Los Angeles Airways
|Hubs||Westchester, Los Angeles|
Los Angeles area airports
|Headquarters||Los Angeles, California|
|Key people||Clarence Belinn (president) |
Boyd Kesselring (operations)
Los Angeles Airways commenced airmail service on October 1, 1947 followed by scheduled passenger service in November 1954, making it the world's first scheduled helicopter airline. The main hub was Los Angeles International Airport (LAX) where passengers were flown to and from local area heliports, including Disneyland Resort in Anaheim and the Newporter Resort in Newport Beach, service was expanded to Ontario and San Bernardino. LAA's fleet grew with the acquisition of four Sikorsky S-61's in March 1962, becoming the first civil operator of the type at a purchased price of $650,000 each. On October 25, 1965, the Civil Aeronautics Board granted LAA a permanent certificate, to continue scheduled passenger airline operations over the greater Los Angeles area, this in conjunction with the their authority from the Federal Aviation Administration to conduct flights under instrument flight rules (IFR), gave the company more flexibility to operate at night and in poor weather. The company had considered obtaining the Sikorsky S-64 Skycrane, with detachable passenger sections, but failed to secure financing for the acquisition. In the following years the company had suffered two fatal accidents, and with the failure to consummate a contract with Golden West Airlines in which it would have been purchased, Los Angeles Airways ceased operations in 1971.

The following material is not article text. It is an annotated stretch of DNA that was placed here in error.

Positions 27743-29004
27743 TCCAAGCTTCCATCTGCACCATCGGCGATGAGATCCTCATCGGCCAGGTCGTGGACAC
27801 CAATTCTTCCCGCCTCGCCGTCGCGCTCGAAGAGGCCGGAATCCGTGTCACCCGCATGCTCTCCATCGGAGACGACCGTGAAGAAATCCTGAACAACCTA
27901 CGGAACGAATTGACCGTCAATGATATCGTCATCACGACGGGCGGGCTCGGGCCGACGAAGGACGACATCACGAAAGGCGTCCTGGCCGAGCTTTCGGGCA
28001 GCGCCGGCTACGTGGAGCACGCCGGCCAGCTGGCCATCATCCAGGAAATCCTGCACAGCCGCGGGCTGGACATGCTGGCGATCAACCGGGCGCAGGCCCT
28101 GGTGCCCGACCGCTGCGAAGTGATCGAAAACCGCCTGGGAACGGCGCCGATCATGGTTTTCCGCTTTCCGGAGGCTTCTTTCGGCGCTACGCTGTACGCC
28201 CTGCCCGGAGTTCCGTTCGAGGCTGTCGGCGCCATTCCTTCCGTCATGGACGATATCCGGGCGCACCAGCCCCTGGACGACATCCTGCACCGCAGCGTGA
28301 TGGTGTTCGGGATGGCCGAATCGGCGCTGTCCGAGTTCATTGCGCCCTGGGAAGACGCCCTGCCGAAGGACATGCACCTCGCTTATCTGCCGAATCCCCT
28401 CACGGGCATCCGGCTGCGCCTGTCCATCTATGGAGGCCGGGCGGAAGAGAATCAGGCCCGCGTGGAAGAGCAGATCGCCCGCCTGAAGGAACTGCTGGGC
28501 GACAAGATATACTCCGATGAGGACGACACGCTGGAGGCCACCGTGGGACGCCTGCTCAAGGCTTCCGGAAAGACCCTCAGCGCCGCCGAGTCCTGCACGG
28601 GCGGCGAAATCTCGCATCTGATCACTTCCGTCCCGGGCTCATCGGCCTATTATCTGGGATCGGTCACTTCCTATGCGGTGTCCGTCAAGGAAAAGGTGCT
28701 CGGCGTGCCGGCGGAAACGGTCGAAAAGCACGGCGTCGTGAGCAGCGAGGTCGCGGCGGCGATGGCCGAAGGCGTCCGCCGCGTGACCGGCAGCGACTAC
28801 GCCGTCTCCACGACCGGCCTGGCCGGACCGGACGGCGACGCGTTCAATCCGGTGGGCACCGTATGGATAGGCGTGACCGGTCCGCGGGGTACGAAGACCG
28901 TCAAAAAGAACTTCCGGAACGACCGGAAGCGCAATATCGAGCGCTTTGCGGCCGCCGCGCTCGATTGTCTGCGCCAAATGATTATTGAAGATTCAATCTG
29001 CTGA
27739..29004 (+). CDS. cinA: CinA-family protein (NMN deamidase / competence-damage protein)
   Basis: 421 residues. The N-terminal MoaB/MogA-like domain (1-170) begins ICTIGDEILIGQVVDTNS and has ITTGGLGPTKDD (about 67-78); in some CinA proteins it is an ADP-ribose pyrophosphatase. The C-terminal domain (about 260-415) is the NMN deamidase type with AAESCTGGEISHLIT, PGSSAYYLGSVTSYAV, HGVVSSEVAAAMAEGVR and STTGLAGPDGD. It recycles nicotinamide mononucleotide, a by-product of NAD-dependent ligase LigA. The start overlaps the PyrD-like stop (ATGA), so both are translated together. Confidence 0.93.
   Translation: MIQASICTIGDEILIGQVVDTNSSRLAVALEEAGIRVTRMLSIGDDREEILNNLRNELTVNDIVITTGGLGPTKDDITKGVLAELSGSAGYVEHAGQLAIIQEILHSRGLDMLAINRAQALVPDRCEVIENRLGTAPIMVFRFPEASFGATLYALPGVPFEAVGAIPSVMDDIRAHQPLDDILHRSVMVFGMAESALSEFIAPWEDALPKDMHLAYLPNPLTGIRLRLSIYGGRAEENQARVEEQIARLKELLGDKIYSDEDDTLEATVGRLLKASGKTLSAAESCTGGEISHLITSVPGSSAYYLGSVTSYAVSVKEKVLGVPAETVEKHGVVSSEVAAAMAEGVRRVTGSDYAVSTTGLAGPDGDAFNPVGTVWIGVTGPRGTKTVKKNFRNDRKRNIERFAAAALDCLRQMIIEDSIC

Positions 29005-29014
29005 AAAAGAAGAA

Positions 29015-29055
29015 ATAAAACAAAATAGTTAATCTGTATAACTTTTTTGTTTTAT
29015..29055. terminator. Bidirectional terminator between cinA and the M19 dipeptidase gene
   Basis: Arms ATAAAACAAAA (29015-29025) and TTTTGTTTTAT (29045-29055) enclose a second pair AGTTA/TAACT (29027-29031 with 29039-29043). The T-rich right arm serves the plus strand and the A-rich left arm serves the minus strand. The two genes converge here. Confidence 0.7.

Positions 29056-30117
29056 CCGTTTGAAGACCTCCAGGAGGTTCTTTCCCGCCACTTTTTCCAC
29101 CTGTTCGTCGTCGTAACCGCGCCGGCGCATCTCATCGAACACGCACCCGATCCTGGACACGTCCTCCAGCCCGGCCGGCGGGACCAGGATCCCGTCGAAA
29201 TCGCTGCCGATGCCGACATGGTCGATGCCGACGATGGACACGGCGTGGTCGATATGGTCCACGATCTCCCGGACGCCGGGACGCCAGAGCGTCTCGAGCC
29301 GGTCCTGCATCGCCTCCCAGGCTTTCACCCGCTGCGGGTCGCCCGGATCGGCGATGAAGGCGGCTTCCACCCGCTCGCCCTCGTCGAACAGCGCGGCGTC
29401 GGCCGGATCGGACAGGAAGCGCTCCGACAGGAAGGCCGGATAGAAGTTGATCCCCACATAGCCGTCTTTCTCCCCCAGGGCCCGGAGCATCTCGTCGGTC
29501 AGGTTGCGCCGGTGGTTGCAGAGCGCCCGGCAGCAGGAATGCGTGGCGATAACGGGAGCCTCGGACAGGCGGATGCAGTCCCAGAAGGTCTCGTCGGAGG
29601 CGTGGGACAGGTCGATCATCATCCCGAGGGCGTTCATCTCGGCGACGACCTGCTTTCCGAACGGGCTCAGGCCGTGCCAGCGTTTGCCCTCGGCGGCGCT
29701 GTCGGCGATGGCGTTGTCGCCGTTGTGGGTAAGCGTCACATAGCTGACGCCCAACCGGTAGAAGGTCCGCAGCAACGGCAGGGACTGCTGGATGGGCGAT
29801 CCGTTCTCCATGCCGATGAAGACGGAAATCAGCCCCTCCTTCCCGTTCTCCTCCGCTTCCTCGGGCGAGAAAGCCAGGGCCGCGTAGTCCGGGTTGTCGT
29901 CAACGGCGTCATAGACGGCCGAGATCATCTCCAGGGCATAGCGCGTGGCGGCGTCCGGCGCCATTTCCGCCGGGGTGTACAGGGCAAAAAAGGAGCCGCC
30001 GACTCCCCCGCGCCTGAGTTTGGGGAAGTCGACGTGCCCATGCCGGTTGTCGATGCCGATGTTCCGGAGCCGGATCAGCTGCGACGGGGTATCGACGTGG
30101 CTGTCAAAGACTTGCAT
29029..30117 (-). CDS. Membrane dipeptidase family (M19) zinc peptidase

- In January 1949, a Sikorsky S-51 crashed off the terminal annex post office in Downtown Los Angeles, killing pilot Harry Slemmons, 27.
- On July 2, 1951, a Sikorsky S-51 crashed in an orange grove between Pomona, California and Ontario, fatally injuring pilot John De Blau, 29, and civil aeronautics inspector, Wyman Ellis, Jr., 44, both of Los Angeles.
- On August 27, 1951, a Sikorsky S-51 shed main rotor blades just prior to landing at Lynwood, coming down on Lynwood Road, and killing pilot Carl D. Crew, 24, of Inglewood, California.
- On May 22, 1968, Los Angeles Airways Flight 841, operating a Sikorsky S-61L, crashed in Paramount, California resulting in the loss of 23 lives.
- On August 14, 1968, Los Angeles Airways Flight 417, crashed in Compton, California resulting in the loss of 21 lives.
- "World Airline Directory." Flight International. April 10, 1969. 581.
- Staff, "First Helicopter Express Lands At Ontario Field", San Bernardino Daily Sun, San Bernardino, California, Friday 18 December 1953, Volume LX, Number 94, page 19.
- Staff, "S.B. Terminal For 'Copter Air Express in U.S.", San Bernardino Daily Sun, San Bernardino, California, Friday 18 December 1953, Volume LX, Number 94, page 13.
- Freeman, Paul. "Disneyland Heliport, Anaheim, CA". Abandoned & Little-Known Airfields.
- "The Self-Supporting Helicopter" Time Magazine December 26, 1960
- "Los Angeles Airways Inc". flightglobal.com. April 1965. Retrieved 1 June 2018.
- Ed Coates Collection
- Staff, “Crash of Helicopter Kills Mail Pilot From Inglewood”, ‘’The San Bernardino Daily Sun’’, San Bernardino, California, Tuesday 28 August 1951, Volume LVII, Number 310, page 11.
- Staff, “Crash of Helicopter Kills Mail Pilot From Inglewood”, ‘’The San Bernardino Daily Sun’’, San Bernardino, California, Volume LVII, Number 310, pages 1, 11.